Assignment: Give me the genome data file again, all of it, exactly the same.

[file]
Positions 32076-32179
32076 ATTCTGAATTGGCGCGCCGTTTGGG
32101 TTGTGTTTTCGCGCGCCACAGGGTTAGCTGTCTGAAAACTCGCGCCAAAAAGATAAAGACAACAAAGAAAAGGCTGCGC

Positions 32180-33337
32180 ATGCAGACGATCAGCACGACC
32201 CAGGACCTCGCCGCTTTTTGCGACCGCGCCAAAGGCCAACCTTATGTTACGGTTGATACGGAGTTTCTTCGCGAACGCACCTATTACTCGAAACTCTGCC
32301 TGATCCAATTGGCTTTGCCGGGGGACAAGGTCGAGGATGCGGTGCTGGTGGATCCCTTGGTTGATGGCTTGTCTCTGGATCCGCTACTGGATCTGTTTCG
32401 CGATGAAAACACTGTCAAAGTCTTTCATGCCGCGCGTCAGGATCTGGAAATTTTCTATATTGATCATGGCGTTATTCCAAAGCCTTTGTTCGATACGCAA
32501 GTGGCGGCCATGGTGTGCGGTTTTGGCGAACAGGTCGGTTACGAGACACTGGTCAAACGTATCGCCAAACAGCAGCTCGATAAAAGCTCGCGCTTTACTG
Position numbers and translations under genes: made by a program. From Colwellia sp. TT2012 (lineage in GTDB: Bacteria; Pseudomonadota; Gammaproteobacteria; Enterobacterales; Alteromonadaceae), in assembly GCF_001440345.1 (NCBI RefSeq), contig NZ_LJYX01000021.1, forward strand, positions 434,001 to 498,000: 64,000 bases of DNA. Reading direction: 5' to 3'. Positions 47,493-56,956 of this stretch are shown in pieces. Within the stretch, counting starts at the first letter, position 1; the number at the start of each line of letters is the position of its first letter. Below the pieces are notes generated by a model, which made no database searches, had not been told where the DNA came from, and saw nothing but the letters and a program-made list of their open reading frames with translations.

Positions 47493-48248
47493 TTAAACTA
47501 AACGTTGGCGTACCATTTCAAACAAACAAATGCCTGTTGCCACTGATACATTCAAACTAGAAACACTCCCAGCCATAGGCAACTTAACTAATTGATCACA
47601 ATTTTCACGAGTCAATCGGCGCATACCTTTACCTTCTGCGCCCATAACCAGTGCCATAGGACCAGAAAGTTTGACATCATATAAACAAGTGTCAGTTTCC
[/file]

Positions 32076-32179
32076 ATTCTGAATTGGCGCGCCGTTTGGG
32101 TTGTGTTTTCGCGCGCCACAGGGTTAGCTGTCTGAAAACTCGCGCCAAAAAGATAAAGACAACAAAGAAAAGGCTGCGC

Positions 32180-33337
32180 ATGCAGACGATCAGCACGACC
32201 CAGGACCTCGCCGCTTTTTGCGACCGCGCCAAAGGCCAACCTTATGTTACGGTTGATACGGAGTTTCTTCGCGAACGCACCTATTACTCGAAACTCTGCC
32301 TGATCCAATTGGCTTTGCCGGGGGACAAGGTCGAGGATGCGGTGCTGGTGGATCCCTTGGTTGATGGCTTGTCTCTGGATCCGCTACTGGATCTGTTTCG
32401 CGATGAAAACACTGTCAAAGTCTTTCATGCCGCGCGTCAGGATCTGGAAATTTTCTATATTGATCATGGCGTTATTCCAAAGCCTTTGTTCGATACGCAA
32501 GTGGCGGCCATGGTGTGCGGTTTTGGCGAACAGGTCGGTTACGAGACACTGGTCAAACGTATCGCCAAACAGCAGCTCGATAAAAGCTCGCGCTTTACTG
Position numbers and translations under genes: made by a program. From Colwellia sp. TT2012 (lineage in GTDB: Bacteria; Pseudomonadota; Gammaproteobacteria; Enterobacterales; Alteromonadaceae), in assembly GCF_001440345.1 (NCBI RefSeq), contig NZ_LJYX01000021.1, forward strand, positions 434,001 to 498,000: 64,000 bases of DNA. Reading direction: 5' to 3'. Positions 47,493-56,956 of this stretch are shown in pieces. Within the stretch, counting starts at the first letter, position 1; the number at the start of each line of letters is the position of its first letter. Below the pieces are notes generated by a model, which made no database searches, had not been told where the DNA came from, and saw nothing but the letters and a program-made list of their open reading frames with translations.

Positions 47493-48248
47493 TTAAACTA
47501 AACGTTGGCGTACCATTTCAAACAAACAAATGCCTGTTGCCACTGATACATTCAAACTAGAAACACTCCCAGCCATAGGCAACTTAACTAATTGATCACA
47601 ATTTTCACGAGTCAATCGGCGCATACCTTTACCTTCTGCGCCCATAACCAGTGCCATAGGACCAGAAAGTTTGACATCATATAAACAAGTGTCAGTTTCC